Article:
Type 2 Diabetes information, dietary guidelines, and more


Type 2 diabetes is a problem with your body where your blood glucose (or blood sugar) levels rise higher than they should. This is also known as hyperglycemia. Type 2 diabetes is the most common form of diabetes. If you have type 2 diabetes your body does not react to insulin (what is created by your pancreas to lower high blood sugars) properly. This is called insulin resistance. Your pancreas will, at first, make extra insulin to make up for it, but it is not enough to keep your blood glucose levels at a level that they should be. Unlike type 1 diabetes, type 2 can be treated with lifestyle changes, medications, and insulin.


Proteins, grains, dairy, vegetables, and fruits are healthy diet choices for type 2 diabetics. Limit carbohydrate consumption to 40-60 grams per meal, and no more than 180 grams per day. The daily ratio of carbs:fats:proteins you should consume would be 55:20:25. A good guideline to select your meal would be to have ¼ protein, ¼ starch, ½ non starchy vegetables.


Proteins low in saturated fat, like fish or turkey, are good options for diabetics. Two to three servings of seafood is also healthy for a diabetic. Some fish, like salmon, have heart healthy omega-3 fats. A good vegetarian protein source would be a variety of beans. Grains are healthy as long as they are whole. Whole grains such as wild rice, quinoa, and whole grain breads and cereals contain fiber, which is beneficial for digestive health. If a food is digested too quickly, then it will be absorbed into the blood stream faster and will cause your blood sugar to spike higher quickly. Whole grains also contain healthy vitamins and minerals. For dairy, plain nonfat Greek yogurt is a healthy option for diabetics. You can also add berries for a healthy dessert, breakfast, or snack. Non-starchy vegetables like leafy greens, broccoli, cauliflower, asparagus, and carrots are healthy for diabetics. Berries are a good choice for fruits as you can eat more of them in a serving which will leave you feeling full for a longer period of time.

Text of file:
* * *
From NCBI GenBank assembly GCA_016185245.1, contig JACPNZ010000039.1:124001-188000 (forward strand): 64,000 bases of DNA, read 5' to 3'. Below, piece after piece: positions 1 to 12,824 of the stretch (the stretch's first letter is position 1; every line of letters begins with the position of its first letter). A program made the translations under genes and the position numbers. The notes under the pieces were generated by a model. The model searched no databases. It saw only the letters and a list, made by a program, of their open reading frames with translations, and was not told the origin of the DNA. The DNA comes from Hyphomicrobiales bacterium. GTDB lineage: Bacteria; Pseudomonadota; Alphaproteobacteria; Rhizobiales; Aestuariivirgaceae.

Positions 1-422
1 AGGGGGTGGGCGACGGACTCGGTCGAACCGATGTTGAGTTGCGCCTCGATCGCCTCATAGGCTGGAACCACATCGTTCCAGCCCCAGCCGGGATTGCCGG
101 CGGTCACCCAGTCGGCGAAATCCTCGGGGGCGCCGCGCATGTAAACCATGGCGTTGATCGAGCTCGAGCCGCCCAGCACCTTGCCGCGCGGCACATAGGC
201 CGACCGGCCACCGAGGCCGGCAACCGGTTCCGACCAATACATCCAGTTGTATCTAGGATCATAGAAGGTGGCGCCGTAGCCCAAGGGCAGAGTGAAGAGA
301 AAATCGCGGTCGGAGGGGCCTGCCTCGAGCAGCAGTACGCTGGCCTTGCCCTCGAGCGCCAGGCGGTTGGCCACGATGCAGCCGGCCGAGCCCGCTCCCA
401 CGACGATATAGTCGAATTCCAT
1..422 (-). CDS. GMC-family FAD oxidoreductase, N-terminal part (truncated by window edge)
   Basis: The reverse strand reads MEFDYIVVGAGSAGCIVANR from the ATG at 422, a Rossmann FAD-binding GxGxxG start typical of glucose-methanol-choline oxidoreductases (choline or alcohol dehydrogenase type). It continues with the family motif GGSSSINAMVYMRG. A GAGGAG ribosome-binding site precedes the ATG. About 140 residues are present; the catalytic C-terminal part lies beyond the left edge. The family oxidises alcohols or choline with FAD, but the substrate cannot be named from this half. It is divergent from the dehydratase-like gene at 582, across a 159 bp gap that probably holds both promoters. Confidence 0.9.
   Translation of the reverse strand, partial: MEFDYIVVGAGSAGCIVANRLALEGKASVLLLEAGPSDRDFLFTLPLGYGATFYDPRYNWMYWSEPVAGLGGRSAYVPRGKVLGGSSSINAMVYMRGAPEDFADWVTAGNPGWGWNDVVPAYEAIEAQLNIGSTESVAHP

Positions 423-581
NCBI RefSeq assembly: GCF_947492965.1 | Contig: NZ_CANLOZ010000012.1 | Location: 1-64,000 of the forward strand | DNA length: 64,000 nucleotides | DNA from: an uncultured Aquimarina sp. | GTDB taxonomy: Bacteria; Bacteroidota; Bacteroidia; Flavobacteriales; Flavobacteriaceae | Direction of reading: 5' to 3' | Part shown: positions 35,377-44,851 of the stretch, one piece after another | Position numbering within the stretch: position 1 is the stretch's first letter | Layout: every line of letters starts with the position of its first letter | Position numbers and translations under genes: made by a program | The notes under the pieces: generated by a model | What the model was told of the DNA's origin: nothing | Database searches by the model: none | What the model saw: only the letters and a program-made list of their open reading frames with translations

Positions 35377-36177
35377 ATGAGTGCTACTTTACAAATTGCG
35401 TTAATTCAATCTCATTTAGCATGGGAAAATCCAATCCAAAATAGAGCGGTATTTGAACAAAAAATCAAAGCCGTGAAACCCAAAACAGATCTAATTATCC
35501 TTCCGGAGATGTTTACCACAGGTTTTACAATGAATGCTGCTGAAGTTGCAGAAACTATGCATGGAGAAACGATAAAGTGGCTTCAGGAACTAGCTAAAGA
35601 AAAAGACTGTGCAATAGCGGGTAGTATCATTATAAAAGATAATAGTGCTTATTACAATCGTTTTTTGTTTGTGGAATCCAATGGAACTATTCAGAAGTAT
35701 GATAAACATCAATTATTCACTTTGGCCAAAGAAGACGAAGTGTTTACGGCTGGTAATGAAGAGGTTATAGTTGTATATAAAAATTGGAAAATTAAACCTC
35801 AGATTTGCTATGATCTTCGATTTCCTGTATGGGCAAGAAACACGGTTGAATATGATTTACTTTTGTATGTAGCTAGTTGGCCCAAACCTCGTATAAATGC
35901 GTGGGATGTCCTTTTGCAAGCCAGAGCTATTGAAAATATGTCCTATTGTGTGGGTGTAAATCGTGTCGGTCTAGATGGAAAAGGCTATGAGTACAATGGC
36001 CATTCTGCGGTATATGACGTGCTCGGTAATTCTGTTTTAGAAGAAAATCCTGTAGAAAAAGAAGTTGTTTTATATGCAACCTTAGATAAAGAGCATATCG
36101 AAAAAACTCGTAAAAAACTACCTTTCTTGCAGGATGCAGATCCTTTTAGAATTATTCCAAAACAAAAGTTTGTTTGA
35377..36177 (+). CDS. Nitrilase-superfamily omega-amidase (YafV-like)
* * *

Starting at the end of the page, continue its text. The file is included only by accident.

Avoid processed proteins like deli meats and hot dogs as they are high in fat and sodium which can increase the chance of having high blood pressure. Diabetics are more prone to strokes and heart attacks, and high blood pressure can cause strokes and heart attacks. White flour doesn't carry the same benefits as whole grains, so avoid breakfast cereals, white bread, and pastries as well as pasta and white rice. For dairy, avoid packaged chocolate milk and full-fat milks as they are high in sugar. Avoid fruits like apples that have a high amount of natural sugars. Fruit juices should be avoided as well since they contain a high amount of sugar and do not carry the same benefits as fruits. Avoid saturated fats like butter, cheese, gravy, and fried foods.


Using a lancet device, which can be purchased at any drug store, you will check your blood sugar. Follow these steps to successfully check your blood sugar:

  1. Wash hands thoroughly and insert a strip into the meter
  2. Prick your finger on the side using the lancing (needle) on the meter to get a drop of blood
  3. Touch the edge of the testing strip to the drop of blood and hold it there until your blood glucose meter displays the result.

Your blood sugar should measure less than 120 milligrams per deciliter BEFORE a meal, and no more than 140 milligrams per deciliter AFTER a meal. Always measure your blood sugar before eating, after eating, before exercise, and after exercise.